Paleontologist Matt Friedman was surprised to discover a remarkably detailed 319-million-year-old fish brain fossil while testing micro-CT scans for a larger project.
“It had all these features, and I said to myself, ‘Is this really the brain I’m looking at?’ he says Friedman of the University of Michigan.
“So I zoomed in on that area of the skull for a second, higher-resolution scan, and it was very clear that this was exactly what it was meant to be. And because it was an unambiguous pattern, we decided to take it further.”
Usually, the remaining traces of such ancient life are hard parts of animals, such as bones, which are easier to preserve because soft tissues break down quickly.
But in this case, a dense mineral, probably pyrite, which had been stored longer in a low-oxygen environment, seeped into and replaced the tissue. These scans allowed the cranial nerve and soft tissue details of the small fish to be picked out. Coccocephalus wildi.
The ancient specimen is the only one of its kind, so although it has been in the hands of researchers since it was first described in 1925, the feature has remained hidden because scientists would not risk invasive research methods.
“Here we found remarkable preservation in a fossil that had been previously examined several times by several people in the last century.” you explain Friedman.
“But because we have these new tools to look inside fossils, it reveals another layer of information to us.”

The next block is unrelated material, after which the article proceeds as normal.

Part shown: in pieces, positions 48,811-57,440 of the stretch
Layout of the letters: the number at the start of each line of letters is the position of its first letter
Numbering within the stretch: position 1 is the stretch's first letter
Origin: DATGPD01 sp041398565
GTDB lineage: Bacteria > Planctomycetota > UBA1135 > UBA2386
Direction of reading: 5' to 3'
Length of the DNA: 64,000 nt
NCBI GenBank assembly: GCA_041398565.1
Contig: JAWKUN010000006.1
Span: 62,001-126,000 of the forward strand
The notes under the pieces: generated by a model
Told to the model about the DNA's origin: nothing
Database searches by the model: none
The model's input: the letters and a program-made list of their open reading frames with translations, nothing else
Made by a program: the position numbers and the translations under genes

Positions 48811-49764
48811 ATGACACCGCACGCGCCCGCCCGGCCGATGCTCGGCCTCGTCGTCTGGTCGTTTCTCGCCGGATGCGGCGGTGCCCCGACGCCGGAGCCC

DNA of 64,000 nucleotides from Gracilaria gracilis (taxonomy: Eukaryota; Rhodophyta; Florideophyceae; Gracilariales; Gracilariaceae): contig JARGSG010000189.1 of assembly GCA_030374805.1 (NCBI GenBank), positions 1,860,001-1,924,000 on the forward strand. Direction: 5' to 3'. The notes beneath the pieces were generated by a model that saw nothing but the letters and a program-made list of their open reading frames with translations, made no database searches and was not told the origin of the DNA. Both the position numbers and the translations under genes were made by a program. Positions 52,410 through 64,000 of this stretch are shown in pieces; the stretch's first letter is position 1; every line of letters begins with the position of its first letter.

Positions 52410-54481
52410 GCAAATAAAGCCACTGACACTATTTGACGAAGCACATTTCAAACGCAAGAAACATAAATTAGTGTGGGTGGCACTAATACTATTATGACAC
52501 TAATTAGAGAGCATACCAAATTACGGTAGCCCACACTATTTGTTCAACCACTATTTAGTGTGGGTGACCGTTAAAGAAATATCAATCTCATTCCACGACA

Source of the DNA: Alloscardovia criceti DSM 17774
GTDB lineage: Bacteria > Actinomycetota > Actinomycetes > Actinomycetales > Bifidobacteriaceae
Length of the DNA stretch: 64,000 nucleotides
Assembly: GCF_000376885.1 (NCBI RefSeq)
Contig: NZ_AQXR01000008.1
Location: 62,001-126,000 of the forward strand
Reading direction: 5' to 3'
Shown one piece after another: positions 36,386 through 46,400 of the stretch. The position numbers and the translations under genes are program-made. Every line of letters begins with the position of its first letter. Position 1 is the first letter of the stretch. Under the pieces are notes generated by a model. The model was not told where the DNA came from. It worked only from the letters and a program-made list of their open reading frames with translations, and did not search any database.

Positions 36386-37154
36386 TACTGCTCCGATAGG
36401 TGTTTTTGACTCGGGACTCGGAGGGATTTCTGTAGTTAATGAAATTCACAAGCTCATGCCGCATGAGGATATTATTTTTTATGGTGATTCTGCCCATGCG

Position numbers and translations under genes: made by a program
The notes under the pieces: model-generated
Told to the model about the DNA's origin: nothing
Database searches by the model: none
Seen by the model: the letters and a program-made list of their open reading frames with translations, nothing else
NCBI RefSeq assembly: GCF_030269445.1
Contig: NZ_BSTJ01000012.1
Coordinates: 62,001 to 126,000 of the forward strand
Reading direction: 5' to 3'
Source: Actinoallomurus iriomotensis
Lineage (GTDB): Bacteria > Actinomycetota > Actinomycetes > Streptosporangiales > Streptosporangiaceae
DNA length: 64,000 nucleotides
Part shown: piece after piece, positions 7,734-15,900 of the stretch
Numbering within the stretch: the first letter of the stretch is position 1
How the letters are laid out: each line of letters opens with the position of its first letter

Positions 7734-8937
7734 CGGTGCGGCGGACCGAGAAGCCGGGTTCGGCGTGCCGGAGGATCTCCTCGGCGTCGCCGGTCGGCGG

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This prehistoric estuarine fish probably hunted insects, small crustaceans and cephalopods, chasing them with fins supported by bony rods called rays.
Ray-finned fish, subclass Actinopterymakeup more than half of all vertebrates living todayincluding tuna and seahorses and 96 percent of all fish.
This group diverged from the lobe-finned fishes, some of which eventually became our ancestors, about 450 million years ago. C. wildi then tens of millions of years ago, it took its evolutionary path from the fish groups that still live today.
“The analysis excludes this taxon from the group that includes all living ray-finned fish species,” said University of Michigan paleontologist Rodrigo Figueroa and colleagues. let them write on their papers.
“Details of brain structure Coccocephalus therefore has implications for interpretations of neural morphology during early evolutionary stages of major vertebrate lineages.”
Some brain features would have been lost through the decay and preservation process, but the team was still able to extract specific morphological details. This allowed them to see that the development of this prehistoric forebrain was more similar to ours than that of other ray-finned fish living today.
“Unlike all living ray-finned fish, the brain Coccocephalus folds in” notes Friedman. “So this fossil covers a period before the evolution of this signature feature of ray-finned fish brains. It gives us some constraints on when this feature evolved—something we didn’t have a good handle on before the new data. Coccocephalus.”
This inner fold is known as the hollowed out forebrain – as in our case, the two cerebral hemispheres surround a hollow space like a “c” and its mirror image merges. By comparison, instead of the bulging forebrains seen in still-living ray-finned fishes, there are two swollen lobes with only a thin slit between them.
The researchers are interested in scanning other fish fossils in the museum’s collections to see what other signs of soft tissue might be hiding inside.
“An important finding is that these kinds of soft parts can be preserved, and they can be preserved for a long time in the fossils we have – this is a fossil that has been known for over 100 years.” he says Friedman.
“That’s why it’s so important to capture physical specimens. Because who knows what people will be doing with the fossils in our collections now in 100 years.”
This study was published Nature.
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